The addition of Rabbis Gersh Zylberman and Rayna Gevurtz to the team some years ago attracted young newcomers, and with the couple’s departure for the US, Samuel said a search committee will seek a new, young associate rabbi.

According to Rabbi Morgan, the cumulative focus on teens, young adults and people in their 30s and 40s is a sound basis for future development.

“We have exceptional leadership at present on the board, and teams working in social justice, pastoral care and hospital visiting,” he said.

He also noted that the TBI Friendship Club, a social group for those on the other side of middle age, is now 10 years old and welcoming
more than 100 people each session. “That’s the future too.”

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Jewish students brace for negative reactions

MELBOURNE, 3 June – An escalation in tension around Australian university campuses is expected in the wake of the Gaza flotilla raid.

Australasian Union of Jewish Students (AUJS) vice-chairman Glen Falkenstein warned students need to be aware and report any incidents.

“If a student is harassed or intimidated on campus, then we encourage them to contact their campus AUJS president or their equity and diversity unit.”

Falkenstein said there has already been increased activity on campus. Meanwhile, in order to best confront verbal attacks or hostile conversations over the flotilla crisis, the NSW Jewish Board of Deputies has emailed background information and interview
transcripts to community members.

The information provides legal background, indicating that “Israel is currently in a state of armed conflict with Hamas” and as such
“maritime blockades are a legitimate and recognised measure under international law”.

Israel exercised its right to enforce its blockade after passengers on the boats provided “clear intention to violate the blockade by means
of written and oral statements”.

They have also circulated transcripts of official Knesset press responses from Israeli Government spokespeople.

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Marching on Melbourne’s streets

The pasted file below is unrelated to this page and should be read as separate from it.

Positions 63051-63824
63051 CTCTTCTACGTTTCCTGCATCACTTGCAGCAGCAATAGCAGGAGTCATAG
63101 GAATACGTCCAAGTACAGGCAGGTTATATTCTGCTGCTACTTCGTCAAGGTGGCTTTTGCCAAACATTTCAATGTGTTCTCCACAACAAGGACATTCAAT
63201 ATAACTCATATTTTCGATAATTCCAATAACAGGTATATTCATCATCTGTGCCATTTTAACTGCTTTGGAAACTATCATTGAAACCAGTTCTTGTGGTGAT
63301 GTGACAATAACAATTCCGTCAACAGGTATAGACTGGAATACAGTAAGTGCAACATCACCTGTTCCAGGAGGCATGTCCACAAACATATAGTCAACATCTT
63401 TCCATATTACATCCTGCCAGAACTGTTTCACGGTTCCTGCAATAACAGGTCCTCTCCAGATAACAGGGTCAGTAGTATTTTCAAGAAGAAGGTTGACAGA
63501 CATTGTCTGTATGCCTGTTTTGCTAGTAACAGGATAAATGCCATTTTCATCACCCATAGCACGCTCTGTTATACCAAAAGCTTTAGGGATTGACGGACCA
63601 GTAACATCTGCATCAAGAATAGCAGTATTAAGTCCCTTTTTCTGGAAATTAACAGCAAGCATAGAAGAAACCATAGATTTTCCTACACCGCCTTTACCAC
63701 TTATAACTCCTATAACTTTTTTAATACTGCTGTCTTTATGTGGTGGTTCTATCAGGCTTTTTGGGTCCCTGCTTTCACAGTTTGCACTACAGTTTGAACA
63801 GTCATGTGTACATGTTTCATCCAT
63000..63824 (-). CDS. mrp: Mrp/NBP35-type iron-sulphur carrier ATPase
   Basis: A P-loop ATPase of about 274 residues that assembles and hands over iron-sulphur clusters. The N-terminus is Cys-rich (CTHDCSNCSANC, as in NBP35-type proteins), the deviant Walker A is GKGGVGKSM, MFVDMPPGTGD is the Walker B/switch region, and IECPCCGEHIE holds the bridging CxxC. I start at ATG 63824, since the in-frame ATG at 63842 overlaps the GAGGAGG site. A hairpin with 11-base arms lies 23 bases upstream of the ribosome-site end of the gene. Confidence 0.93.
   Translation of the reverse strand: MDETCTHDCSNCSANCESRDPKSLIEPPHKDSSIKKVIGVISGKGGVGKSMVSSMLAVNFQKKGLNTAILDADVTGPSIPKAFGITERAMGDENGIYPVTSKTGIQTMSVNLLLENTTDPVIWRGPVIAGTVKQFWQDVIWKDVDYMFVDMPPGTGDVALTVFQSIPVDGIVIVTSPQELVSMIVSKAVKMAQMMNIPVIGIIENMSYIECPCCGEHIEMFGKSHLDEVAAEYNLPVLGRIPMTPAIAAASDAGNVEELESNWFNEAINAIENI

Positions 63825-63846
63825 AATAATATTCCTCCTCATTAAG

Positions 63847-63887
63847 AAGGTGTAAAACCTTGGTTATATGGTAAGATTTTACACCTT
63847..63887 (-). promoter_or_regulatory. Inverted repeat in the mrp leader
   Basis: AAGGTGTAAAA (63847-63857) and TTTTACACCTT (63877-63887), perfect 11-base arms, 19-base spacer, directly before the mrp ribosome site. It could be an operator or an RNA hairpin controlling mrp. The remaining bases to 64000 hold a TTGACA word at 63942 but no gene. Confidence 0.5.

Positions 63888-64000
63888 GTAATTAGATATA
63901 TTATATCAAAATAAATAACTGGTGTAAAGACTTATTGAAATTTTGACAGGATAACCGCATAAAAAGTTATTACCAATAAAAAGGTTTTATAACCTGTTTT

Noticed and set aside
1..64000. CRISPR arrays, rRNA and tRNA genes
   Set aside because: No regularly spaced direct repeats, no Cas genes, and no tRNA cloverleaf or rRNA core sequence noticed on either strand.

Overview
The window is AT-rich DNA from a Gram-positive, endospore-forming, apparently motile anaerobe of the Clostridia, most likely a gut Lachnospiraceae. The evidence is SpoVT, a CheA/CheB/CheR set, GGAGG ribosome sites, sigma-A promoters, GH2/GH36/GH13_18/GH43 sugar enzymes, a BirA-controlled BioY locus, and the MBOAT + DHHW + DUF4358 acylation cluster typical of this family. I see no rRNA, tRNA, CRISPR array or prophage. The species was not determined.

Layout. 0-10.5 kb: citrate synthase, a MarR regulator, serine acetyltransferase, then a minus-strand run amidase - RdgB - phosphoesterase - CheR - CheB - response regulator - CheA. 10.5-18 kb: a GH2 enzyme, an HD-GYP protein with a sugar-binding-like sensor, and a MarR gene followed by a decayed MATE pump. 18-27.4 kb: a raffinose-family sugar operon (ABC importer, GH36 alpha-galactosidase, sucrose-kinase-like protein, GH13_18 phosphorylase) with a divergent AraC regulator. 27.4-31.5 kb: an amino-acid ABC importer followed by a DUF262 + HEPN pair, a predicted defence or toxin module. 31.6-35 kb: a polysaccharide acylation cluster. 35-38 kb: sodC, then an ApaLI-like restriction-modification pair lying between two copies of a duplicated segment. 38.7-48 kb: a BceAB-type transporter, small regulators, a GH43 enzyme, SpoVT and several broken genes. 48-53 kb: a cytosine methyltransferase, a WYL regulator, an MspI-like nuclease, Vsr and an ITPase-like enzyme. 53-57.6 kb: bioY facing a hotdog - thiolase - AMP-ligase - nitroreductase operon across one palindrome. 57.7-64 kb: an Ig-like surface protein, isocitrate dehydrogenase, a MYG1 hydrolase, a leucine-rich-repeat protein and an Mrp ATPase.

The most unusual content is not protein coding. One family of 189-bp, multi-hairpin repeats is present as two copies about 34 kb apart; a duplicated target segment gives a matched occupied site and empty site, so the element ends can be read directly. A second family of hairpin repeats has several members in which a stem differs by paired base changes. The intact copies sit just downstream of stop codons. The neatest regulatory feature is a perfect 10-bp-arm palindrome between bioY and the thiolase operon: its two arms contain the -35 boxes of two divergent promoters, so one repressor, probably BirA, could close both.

MELBOURNE, 3 June – Australian cities became marching grounds for anti-Israel rallies this week in response to the Israeli navy’s raid on a flotilla attempting to break the Gaza blockade.

In Melbourne, about 300 protesters waved placards and brandished Turkish flags in a peak-hour demonstration on Tuesday night.

Protesters were continually warned off tram tracks by police, with some waving posters bearing slogans such as “Boycott Israel” in front of tram windows.

The demonstration, organised by the Palestine Solidarity Campaign (PSC), was flanked by a heavy police presence, and eventually ended at the State Library.

Rather than officially attending the protests, members of the Australasian Union of Jewish Students (AUJS) spent the evening calling
talk-back radio stations and writing to newspapers to counter the negative media in the wake of the crisis.

National chairperson Liam Getreu said the organisation decided they would “rather influence public opinion in the media than put up posters that will just be torn down”.

“We wanted to be smarter and rather arm people with facts,” he said

Warned by police not to attend the protest, Betar members in Sydney opted to hold a vigil outside the Turkish consulate in Woollahra. They held signs with slogans such as “Enough support for terrorism” and “Floating guerrillas not a peace flotilla”.

“It was a spontaneous protest in support of Israel and against the lies being spread about Israel’s intentions,” Betar’s Ari Briggs said.

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Cross-border kosher contention

SYDNEY, 7 June New South Wales Kashrut Authority (KA) administrator Rabbi Moshe Gutnick has moved to diffuse tension between Melbourne and Sydney rabbis.

But he was adamant he does not regret distributing a letter, signed by 10 rabbis and the organisation’s director, in response to
rumours that Sydney’s Adass Israel community would not accept the kosher status of meat prepared in the Harbour City and plans to establish a breakaway authority.